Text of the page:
Youth AOD service provision
A spectrum of interventions, ranging from prevention to treatment, can be implemented to tackle harmful and problematic substance use in populations of young people. Evidence suggests that this is best achieved through the ‘concerted application of a combination of regulatory, early-intervention, and harm-reduction approaches’ (Toumbourou et al., 2007, p.1). In relation to treatment and direct care (which incorporates harm reduction approaches and the capacity for early intervention) it is almost universally agreed that adolescents with AOD and other psychosocial difficulties require services and programs that are designed specifically to meet the unique developmental needs (Barry et al., 2002; Brannigan et al., 2004; Henderson et al., 2008).

Colby et al (2004) found strong evidence that tailoring services to meet individual needs or subgroup characteristics not only positively influences treatment outcomes but it also the likelihood of treatment involvement and retention (Colby et al, 2004). Even so, many early AOD services and programs targeting young people were based on adult models and did not adequately address the specific requirements of their target group (Muck et al 2001).

Over the past 15 years, however, a diverse range of youth-specific approaches to AOD service provision have emerged Research into the effectiveness of adolescent services is in its infancy with the few rigorous evaluations that have been conducted being inconclusive. Toumbourou et al (2007) note that the majority of studies have been conducted in the United States, where abstinence is often the only outcome measured, a research practice questioned by many researchers (see also Brown 2004). Toumbourou et al (2007, p.3) found that abstinence-only approaches ‘functionally deny services to those unwilling to completely eliminate use’. Desistance from AOD use, remains a goal that some young people who are clients of youth AOD services are supported to pursue but it is one among many options consistent the National Drug Strategy in Australia based on harm minimisation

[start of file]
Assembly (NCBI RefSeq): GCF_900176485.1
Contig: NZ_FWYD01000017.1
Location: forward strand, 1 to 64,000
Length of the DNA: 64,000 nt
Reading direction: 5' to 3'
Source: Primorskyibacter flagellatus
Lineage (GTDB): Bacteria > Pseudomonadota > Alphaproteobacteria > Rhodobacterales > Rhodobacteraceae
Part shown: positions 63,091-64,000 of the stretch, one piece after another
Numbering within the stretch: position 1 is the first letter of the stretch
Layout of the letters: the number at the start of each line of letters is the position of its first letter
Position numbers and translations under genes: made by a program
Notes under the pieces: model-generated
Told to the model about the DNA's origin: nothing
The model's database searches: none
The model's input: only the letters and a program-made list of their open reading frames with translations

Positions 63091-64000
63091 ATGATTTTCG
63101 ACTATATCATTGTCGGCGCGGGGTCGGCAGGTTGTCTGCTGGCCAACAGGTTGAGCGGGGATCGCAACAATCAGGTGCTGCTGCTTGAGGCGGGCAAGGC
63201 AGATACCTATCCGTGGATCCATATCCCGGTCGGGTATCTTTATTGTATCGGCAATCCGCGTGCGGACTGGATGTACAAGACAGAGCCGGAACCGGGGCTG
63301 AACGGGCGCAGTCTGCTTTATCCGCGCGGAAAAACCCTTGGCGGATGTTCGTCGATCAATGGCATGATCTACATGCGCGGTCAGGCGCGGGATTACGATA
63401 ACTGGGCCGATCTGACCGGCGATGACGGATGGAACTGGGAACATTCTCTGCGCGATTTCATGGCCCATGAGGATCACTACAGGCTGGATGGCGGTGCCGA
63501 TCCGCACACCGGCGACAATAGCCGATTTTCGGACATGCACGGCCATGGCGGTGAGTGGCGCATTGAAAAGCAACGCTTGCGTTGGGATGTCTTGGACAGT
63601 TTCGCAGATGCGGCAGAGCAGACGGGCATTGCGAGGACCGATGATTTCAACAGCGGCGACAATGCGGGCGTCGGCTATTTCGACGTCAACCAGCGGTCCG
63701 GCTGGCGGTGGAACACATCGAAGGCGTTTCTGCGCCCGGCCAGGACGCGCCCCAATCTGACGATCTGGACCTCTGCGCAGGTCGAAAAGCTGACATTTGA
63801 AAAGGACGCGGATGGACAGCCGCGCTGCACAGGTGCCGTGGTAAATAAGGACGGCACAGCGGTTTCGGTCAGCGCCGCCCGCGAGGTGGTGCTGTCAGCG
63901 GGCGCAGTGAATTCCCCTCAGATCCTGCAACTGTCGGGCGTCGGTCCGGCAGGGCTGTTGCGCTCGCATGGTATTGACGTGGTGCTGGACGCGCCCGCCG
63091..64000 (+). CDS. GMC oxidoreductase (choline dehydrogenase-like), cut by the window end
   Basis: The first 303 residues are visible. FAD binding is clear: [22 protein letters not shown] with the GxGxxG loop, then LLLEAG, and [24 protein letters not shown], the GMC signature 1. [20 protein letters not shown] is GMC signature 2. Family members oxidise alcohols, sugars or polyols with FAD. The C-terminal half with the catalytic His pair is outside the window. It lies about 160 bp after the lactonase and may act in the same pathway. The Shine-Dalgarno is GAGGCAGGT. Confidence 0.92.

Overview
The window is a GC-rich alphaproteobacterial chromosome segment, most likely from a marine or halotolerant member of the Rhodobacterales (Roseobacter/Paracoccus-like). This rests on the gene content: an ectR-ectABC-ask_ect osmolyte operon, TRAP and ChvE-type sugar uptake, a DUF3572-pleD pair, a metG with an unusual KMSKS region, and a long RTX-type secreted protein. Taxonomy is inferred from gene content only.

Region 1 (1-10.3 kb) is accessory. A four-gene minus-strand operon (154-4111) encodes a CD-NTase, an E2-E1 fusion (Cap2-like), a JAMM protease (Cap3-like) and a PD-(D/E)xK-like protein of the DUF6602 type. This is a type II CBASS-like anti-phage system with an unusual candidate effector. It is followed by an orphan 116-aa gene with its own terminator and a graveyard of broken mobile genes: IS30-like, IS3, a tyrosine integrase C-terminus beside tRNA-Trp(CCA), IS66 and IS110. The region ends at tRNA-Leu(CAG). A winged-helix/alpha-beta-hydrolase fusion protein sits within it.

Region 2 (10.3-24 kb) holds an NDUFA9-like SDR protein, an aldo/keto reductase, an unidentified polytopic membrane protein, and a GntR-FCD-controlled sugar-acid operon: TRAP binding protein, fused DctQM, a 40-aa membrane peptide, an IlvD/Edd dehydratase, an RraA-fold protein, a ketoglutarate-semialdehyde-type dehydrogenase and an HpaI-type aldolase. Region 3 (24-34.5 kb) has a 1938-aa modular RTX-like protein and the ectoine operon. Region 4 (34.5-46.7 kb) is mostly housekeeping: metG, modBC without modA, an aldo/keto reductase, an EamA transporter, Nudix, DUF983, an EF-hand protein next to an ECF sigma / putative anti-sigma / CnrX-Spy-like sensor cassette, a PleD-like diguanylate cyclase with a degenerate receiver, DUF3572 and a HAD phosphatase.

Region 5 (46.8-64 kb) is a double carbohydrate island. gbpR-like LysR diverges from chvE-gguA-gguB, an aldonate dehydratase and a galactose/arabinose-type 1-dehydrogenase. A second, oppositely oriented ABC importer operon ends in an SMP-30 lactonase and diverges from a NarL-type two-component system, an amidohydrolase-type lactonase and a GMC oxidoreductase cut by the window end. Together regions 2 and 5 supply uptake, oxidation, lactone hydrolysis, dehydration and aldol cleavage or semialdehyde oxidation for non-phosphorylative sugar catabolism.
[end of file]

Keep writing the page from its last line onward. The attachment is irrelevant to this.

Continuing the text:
The Australian context
The availability, scope and nature of youth-specific AOD services in Australia vary across states and territories. Australia’s size and relatively small population mean that young people in rural and remote areas are under-serviced. Culturally specific services are available for Indigenous young people, but their availability also varies according to region. Most capital cities and some provincial centres have at least one youth-specific AOD treatment program or service. Some focus solely on young people whereas others are adjuncts to adult services. Spooner, Mattick and Noffs (2005) argue that young people with serious AOD issues require a comprehensive range of interventions and sustained support. Funding limitations mean that this approach is not possible for many youth-specific services or for generalist service providers, such as GPs. By necessity, youth-specific health and welfare systems, together with statutory organisations (such as child-protection services), have developed responses for young AOD users. These agencies often take on case-management roles to ensure continuity of care but sometimes lack the specific expertise and resources to provide the AOD services their clients require.